This page describes the algorithm used to create the PasswordCards, and provides a downloadable implementation in Java. It is intended to ensure that if this website were ever to disappear, it would still be possible to regenerate existing PasswordCards or generate new ones by reimplementing the algorithm or using the provided code.

This site is implemented in Java, and the algorithm makes use of some Java utility classes. The exact algorithms used by these classes are documented in their Javadocs, and are not repeated here. If you implement this algorithm in Java obviously you can just use the utility classes. For other languages you would have to create private implementations of the algorithms.

The Javadoc for the `java.util.Random`

class can be found
here,
and the Javadoc for the `java.util.Collections.shuffle()`

method here.

Beware that not all implementations of the Java API implement
`Collections.shuffle()`

the same! For instance, Android uses a
different algorithm. In those cases you would have to create a private
implementation of the `Collections.shuffle()`

method.

This is the algorithm in pseudo code:

- the card number is an unsigned 64-bit integer, but the pseudo random number generator expects a signed 64-bit number as seed, so convert the unsigned card number to a signed seed by interpreting it as a two's complement 64-bit integer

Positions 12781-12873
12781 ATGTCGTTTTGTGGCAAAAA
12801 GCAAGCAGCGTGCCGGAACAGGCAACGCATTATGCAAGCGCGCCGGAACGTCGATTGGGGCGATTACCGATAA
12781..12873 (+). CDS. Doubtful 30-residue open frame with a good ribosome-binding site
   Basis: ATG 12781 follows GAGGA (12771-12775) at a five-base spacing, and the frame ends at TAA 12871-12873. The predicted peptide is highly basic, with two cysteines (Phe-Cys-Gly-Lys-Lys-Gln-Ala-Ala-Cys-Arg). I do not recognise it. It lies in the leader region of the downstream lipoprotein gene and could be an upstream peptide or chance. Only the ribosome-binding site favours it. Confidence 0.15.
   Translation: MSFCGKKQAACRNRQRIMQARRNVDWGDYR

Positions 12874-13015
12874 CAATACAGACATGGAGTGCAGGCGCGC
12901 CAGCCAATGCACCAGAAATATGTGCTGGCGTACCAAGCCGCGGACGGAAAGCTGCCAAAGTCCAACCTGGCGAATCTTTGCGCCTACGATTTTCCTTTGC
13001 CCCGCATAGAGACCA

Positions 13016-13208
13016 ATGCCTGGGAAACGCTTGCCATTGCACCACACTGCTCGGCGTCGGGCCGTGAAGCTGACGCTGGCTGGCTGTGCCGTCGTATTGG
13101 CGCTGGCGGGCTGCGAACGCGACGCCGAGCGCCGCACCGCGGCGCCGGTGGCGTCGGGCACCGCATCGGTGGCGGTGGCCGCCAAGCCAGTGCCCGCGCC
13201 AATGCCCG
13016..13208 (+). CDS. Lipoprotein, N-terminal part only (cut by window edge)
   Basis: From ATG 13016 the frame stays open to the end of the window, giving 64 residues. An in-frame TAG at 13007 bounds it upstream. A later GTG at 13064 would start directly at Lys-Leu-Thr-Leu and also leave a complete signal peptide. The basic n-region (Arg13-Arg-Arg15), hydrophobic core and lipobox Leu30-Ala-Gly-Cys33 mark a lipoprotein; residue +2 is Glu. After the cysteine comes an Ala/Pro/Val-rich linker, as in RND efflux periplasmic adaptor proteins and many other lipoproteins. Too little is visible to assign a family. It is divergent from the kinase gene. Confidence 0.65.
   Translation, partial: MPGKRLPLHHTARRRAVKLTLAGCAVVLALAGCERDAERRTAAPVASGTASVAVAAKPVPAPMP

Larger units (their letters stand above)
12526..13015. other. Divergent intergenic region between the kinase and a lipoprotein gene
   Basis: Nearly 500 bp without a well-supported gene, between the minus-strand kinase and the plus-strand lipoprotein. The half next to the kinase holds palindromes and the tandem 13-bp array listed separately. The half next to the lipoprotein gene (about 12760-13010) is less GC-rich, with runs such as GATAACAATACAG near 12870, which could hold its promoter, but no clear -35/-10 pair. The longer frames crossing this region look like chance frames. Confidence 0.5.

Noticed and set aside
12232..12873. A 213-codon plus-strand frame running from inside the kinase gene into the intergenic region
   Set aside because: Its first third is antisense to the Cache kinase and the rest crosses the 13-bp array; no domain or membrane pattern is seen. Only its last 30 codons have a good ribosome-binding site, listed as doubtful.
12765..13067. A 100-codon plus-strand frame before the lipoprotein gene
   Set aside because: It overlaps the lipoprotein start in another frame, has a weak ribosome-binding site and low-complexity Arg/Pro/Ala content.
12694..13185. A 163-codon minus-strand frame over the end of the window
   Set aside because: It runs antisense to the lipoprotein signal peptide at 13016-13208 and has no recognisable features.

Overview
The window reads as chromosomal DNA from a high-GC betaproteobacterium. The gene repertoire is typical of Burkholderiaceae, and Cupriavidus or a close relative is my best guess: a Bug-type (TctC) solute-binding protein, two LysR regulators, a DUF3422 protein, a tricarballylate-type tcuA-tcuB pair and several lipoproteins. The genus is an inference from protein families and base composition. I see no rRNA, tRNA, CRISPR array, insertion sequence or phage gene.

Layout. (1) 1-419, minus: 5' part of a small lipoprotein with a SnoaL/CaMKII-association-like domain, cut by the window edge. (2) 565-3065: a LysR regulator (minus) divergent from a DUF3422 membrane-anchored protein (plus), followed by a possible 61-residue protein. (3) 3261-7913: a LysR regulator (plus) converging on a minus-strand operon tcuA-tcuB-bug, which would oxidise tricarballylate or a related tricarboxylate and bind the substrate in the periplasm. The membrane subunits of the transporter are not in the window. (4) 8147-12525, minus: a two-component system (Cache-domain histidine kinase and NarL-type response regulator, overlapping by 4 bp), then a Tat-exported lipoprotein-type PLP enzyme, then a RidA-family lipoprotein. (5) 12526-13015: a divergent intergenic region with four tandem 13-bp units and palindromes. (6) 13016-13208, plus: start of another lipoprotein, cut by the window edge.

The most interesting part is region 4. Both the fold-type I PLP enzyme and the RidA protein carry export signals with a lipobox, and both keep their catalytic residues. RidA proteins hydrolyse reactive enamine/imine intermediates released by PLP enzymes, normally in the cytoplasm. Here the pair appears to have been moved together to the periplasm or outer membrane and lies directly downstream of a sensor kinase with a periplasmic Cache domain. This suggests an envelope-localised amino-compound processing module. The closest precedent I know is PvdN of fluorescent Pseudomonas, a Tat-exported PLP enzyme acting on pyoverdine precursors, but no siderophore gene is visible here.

- create an instance of
`java.util.Random`

or equivalent pseudo random number generator and seed it with the seed - create a two dimensional array of characters, 29 columns wide and 9 rows high
- initialise the first, symbol row to "■□▲△○●★☂☀☁☹☺♠♣♥♦♫€¥£$!?¡¿⊙◐◩�"
- shuffle it with the
`java.util.Collections.shuffle()`

or equivalent method, passing in the`java.util.Random`

instance - iterate over the rest of the positions on the card left to right, top to bottom (breadth first) and for each position select a character from one of the three alphabets using the
`Random.nextInt(`

method, where*n*)

is the length of the alphabet*n*- if the card is to include symbols then use the alphanumeric plus symbols alphabet (see below) for every
*even*column in this step (assuming zero-based column numbering); use the alphanumeric alphabet for the odd columns - if the card is to have a digits-only area then use the numeric alphabet for the lower half of the rows

- if the card is to include symbols then use the alphanumeric plus symbols alphabet (see below) for every

These are the three alphabets:

- alphanumeric: "23456789abcdefghjkmnpqrstuvwxyzABCDEFGHJKLMNPQRSTUVWXYZ"
- alphanumeric plus symbols: "23456789abcdefghjkmnpqrstuvwxyzABCDEFGHJKLMNPQRSTUVWXYZ@#$%&*<>?€+{}[]()/\"
- numeric: "0123456789"

The most efficient way of implementing this algorithm depends on your chosen language and its available APIs. Giving programming advice is beyond the scope of this website so we can't help you there. For the exact implementation in Java you can download the source code below:

This ZIP file contains the source code of the Java implementation of this algorithm, as well as a compiled jar file which you can run from the command line. See the included README file for details. You will need to have Java installed in order to run this, which you can get here.

Please note that this code is released as open source under the GPL version 3 license. This means that if you use it in your own project and you distribute that project, your project must be open source with the GPL license as well!

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